• Join over 1.2 million students every month
  • Accelerate your learning by 29%
  • Unlimited access from just £6.99 per month

Examine the Claim That It Is Possible to Attain Knowledge Despite Problems of Bias and Selection

Extracts from this document...


´╗┐Examine the Claim That It Is Possible to Attain Knowledge Despite Problems of Bias and Selection. The claim that I?m attempting to evaluate in this essay is if it is possible to gain knowledge even with problems of bias and selection. It is necessary to define what the terms ?bias? and ?selection? mean accordingly to several dictionary sources first before we have a preconception of them. Bias is stated as a penchant that prevents objective consideration of an issue or situation; basically the formation of opinion beforehand without any examination. Selection is stated as the act of choosing or selecting a preference; resulting in a carefully chosen and representative choice. Another important keyword in this title is "knowledge", which can be defined as "facts, information, and skills acquired by a person through experience or education; the theoretical or practical understanding of a subject ". Bias and Selection both affect our knowledge in a very serious way, as they can lead us to gaining knowledge that can be one-sided or away from the truth. Although knowledge attained without any bias or selection seems to present a fairer and a more objective, independent point of view, the knowledge attained would be too much to be of any use. ...read more.


Say for example, there was a history book that covers everything in the past with unbiased records, being complete, fair, and objective. Though it may be a lot of information, the knowledge could be useful. If it were written as a narrative, it would be like going back in time to when the historical events actually happened and you could experience an imitation of the actual events. The knowledge you could get out of it could be the emotions that you felt and the historical context in relating to events all over the world. After we saw this issue from both sides, we can now tell that although both of these claims seem valid, the area of knowledge, history, seems to revolve around the individual interpretations of history and how they would want to portray it. Most historians go through past events just to select the ones that they need to prove their points. So the end result would be a perfectly supported narrative but does this mean it is true? Their method of researching was already influenced at the beginning with their purpose of proving a point. So does this mean the end result is what they think it should be? ...read more.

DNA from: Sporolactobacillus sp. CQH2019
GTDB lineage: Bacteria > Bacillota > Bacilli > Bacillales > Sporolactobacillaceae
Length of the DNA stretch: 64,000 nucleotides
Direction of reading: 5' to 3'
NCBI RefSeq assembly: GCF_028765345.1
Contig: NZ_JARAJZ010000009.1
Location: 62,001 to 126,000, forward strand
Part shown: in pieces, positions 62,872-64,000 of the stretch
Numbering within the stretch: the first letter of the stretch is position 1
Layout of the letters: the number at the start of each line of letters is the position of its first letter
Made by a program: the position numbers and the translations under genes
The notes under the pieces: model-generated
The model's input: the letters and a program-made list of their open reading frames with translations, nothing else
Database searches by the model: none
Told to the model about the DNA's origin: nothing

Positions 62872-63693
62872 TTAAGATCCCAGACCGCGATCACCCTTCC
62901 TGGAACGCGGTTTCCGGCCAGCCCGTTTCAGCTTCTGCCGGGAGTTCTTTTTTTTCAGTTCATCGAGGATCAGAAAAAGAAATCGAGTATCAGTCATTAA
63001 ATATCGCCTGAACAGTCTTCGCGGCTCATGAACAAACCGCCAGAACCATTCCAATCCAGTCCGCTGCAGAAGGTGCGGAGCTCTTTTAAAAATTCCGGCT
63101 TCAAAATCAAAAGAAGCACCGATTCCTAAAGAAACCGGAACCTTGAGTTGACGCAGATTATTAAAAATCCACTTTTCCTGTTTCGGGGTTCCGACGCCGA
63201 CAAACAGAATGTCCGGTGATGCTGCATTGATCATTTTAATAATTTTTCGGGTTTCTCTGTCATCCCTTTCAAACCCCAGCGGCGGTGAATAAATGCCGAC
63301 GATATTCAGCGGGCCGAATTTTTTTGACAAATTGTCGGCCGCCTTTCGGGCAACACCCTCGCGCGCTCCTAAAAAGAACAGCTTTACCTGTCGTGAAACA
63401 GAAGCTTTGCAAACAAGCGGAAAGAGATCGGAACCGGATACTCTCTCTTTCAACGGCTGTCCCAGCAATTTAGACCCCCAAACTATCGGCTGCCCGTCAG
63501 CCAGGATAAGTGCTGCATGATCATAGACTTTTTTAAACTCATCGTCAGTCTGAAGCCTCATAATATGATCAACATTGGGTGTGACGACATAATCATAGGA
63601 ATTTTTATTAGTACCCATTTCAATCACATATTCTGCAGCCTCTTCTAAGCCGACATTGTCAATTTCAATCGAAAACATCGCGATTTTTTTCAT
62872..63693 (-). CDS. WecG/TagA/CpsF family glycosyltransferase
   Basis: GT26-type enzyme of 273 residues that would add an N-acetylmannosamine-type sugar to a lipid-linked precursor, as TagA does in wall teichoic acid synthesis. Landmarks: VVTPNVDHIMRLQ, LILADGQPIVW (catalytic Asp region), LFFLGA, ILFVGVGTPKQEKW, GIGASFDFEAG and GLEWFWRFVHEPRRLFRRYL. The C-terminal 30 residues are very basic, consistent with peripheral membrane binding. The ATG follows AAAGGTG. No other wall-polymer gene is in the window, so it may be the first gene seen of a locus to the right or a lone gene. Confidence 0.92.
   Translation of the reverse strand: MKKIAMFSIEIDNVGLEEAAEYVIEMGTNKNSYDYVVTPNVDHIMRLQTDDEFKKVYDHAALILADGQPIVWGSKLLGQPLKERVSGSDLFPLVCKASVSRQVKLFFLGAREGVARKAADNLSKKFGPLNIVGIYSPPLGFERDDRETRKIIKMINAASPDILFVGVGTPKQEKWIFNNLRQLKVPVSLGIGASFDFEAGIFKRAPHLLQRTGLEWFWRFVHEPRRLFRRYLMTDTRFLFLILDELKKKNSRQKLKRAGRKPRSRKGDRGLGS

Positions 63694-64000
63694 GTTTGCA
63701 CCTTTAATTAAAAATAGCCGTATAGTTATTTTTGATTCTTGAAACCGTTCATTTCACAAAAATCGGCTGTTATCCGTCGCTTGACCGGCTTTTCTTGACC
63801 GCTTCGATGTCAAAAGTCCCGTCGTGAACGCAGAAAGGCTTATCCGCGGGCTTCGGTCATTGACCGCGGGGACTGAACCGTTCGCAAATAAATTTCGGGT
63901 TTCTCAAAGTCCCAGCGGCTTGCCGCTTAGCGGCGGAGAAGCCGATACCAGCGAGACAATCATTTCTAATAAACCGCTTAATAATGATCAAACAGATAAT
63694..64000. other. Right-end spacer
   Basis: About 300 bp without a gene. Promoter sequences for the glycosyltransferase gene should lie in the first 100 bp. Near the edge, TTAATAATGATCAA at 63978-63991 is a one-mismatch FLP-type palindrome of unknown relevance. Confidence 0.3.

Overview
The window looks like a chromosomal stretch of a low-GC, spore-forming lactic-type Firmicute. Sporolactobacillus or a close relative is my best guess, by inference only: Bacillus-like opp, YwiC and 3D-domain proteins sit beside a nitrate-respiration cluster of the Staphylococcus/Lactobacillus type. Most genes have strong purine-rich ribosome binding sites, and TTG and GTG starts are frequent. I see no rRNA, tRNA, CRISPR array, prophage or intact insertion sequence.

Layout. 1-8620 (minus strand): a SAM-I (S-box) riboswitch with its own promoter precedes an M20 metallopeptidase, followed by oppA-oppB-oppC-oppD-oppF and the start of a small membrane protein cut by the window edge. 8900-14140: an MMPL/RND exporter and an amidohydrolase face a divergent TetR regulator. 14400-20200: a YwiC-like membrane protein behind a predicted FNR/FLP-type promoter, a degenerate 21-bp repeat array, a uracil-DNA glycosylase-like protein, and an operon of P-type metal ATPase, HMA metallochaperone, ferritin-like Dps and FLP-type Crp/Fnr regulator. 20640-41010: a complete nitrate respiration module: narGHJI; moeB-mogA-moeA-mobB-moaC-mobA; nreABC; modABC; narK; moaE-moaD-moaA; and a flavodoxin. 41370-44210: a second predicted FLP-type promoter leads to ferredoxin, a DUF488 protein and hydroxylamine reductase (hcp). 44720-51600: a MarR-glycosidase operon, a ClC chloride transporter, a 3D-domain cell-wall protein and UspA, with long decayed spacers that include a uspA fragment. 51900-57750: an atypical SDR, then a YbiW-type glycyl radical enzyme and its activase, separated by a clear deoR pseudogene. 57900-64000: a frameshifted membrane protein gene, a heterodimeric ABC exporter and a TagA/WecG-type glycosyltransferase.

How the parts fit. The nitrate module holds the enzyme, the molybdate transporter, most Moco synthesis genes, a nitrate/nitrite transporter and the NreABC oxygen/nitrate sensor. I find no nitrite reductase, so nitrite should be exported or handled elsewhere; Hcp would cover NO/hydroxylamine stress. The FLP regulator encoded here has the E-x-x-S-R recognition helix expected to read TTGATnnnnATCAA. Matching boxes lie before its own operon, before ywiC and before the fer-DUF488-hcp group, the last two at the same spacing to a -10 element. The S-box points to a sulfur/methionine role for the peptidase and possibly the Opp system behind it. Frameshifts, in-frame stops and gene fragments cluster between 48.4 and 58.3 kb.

This is a process that could be good for bringing us closer to the truth. In conclusion, although knowledge attained without any bias or selection seems to present a fairer and more objective view, the knowledge attained come in a humungous package in which it might overflow your brain with knowledge, whether useful or not. Whereas, knowledge attained with biases and selection may be subjective but gives a specific knowledge that can be evaluated and easily compared with other knowledge for confirmation. But the offside is that the knowledge has the potential of being wrong and completely misleading. Knowledge attained with biases and selection is more convincing in leading me on the trail towards the truth of the knowledge. Because there is actually somewhere to start justifying knowledge claims, rather than having a bunch of knowledge that have no particular leads to what is true. So I disagree to an extent to the claim: ?it is possible to attain knowledge despite problems of bias and selection.? Because, it is possible to attain knowledge claims without problems of bias and selection, but knowledge claims that go through some reasoning and justification can lower the generalization and thus, bring us closer to the truth of the knowledge. ...read more.